LGS:I don’t see it as a curse, but I do see it as a legacy.  Suicide and mental illness were handed down in my family, from generation to generation.  My mother’s aunt, whom she called Nana, was afflicted with depression, and labeled “insane.”  She was eventually institutionalized and died within those walls.  My mother’s father intermittently sat in the kitchen of my childhood home and told my mother of his deep depression and anxiety.  Her great aunt Frances killed herself with a shotgun when I was a teenager, and her sister killed herself with an overdose of sleeping medication following my mother’s suicide.  So there was a lot of mental illness and suicide in the family well before my mother finally killed herself, after many attempts, in 1974, as she was turning forty-five.  Suicide was so much a part of our family construct, and for so many years, that I can’t even begin to imagine my life without its influence. Despite my early deep conviction that suicide would never be the route I would take, I found myself grappling with it when I was forty-five. It came knocking at the door in the same year of my life that it had finally taken my mother in hers.  I, too, found myself sinking into the abyss and came to believe the only way to escape the interior mental anguish was to end my life.

 AR: In the course of reading your book, I came to feel compassion for your condition. But I was also constantly fighting off a sense of anger at you. You had a family whom you loved. A husband. Two children who were at a tender age when you sought to end your life. And you were aware, when you made the decision, of the hurt that it would cause.  Under the circumstances a lot of people would say you were being selfish, self-absorbed, and weak. I would imagine that with the publication of Half in Love,  you came in for some pretty heavy criticism.   Can you tell us about the kind of reactions other people had after reading your book?

LGS: You would expect that I would have had a lot of that kind of  criticism.  But really, that’s not what actually happened.  I had a lot of email, and responses at readings, as well as reviews, that were compassionate with the predicament I had found myself in, much more than judgments by others that I had been self-centered in my decision.  That’s not to say that there weren’t people who perhaps felt that way. It’s simply that those weren’t the people who spoke up.  Perhaps the book convinced them that suicide isn’t a selfish act, but rather a desperate one, one that the ill person feels driven to by his or her pain.  I think “Half in Love” sheds new light on the hopelessness the suicidal person feels, the sense that there seems to be no way out of the pain except a final escape.  I was deluged with mail through my website   from people who felt that their story had at last been told.  They said that I had spoken for them, for their families, their friends.  It was a very moving experience to receive these notes from the heart, and I answered them all.  I was grateful to know that I had reached so many people and that they were open to hearing my message.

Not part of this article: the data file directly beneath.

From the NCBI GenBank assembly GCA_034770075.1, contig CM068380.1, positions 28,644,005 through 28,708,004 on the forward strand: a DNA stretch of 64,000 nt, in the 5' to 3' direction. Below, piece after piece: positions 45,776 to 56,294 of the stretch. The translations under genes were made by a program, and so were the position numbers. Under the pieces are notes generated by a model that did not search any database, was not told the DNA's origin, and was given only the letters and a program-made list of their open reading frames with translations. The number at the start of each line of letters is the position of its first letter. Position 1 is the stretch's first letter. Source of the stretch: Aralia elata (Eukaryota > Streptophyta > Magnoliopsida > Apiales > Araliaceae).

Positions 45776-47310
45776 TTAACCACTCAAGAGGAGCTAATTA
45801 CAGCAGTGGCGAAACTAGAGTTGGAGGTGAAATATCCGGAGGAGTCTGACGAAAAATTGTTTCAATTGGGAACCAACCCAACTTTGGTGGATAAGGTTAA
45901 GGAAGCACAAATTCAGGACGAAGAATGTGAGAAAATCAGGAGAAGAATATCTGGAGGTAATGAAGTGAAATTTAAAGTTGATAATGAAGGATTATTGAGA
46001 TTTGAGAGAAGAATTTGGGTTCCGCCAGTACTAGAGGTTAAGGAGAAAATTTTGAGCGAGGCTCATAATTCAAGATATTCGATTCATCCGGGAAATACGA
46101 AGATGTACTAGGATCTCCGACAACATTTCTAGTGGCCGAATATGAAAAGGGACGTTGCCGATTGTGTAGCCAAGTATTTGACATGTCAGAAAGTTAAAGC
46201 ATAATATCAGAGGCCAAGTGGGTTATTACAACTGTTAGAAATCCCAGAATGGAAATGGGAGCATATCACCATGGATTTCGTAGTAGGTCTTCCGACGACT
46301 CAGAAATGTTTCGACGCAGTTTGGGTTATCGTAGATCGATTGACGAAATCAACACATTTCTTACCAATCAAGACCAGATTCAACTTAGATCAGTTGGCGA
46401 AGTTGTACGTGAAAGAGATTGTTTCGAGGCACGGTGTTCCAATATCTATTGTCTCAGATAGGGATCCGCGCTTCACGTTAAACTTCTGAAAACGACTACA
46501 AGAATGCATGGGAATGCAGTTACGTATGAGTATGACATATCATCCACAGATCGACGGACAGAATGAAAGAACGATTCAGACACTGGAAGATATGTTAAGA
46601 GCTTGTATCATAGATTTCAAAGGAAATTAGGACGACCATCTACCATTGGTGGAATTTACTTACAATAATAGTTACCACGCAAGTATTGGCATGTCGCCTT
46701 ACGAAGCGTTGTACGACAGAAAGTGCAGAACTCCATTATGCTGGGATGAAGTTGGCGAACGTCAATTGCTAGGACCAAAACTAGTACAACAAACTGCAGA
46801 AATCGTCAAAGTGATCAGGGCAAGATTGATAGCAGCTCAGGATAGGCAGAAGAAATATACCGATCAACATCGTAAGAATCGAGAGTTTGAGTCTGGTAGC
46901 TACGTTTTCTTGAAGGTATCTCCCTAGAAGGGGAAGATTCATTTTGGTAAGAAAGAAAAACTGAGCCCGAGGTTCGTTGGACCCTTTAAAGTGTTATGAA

AR: And what kinds of reactions have you had from people in the helping professions who have to deal with these feelings in a therapeutic context?

LGS: Actually I have had a great deal of positive reaction and support from those who are therapists, psychiatrists, nurses, and even those who run suicide hot lines, or national suicide support groups.  Everyone seems gratified that the subject, for so long taboo, has at last been brought out into the light and discussed in something other than professional terms.  They have often told me they either recommend, or even give, “Half in Love” to patients, and/or their families and friends.

 AR: You say in Half in Love that both you and your mother suffered from bipolar disorder, a medical condition that was responsible for your extreme depression. Does it run in families?

LGS: Bipolar disorder has now been classified by the medical profession as heritable.  This means they have run studies to see whether or not it can be passed from generation to generation.  They have even constructed studies around twins who were separated at birth to see whether there is more than a purely environmental link—in other words, these studies of twins show us whether it is “nature” rather than “nurture” that accounts for the higher percentage of bipolar disorder among family members.  And indeed, twins separated at birth do still seem to share the link of mental illness, and especially, bipolar disorder, even though they were raised in entirely different environments.  So in recent years we have learned that it is not only the ways in which people are raised that accounts for the illness, but that there is also a genetic component.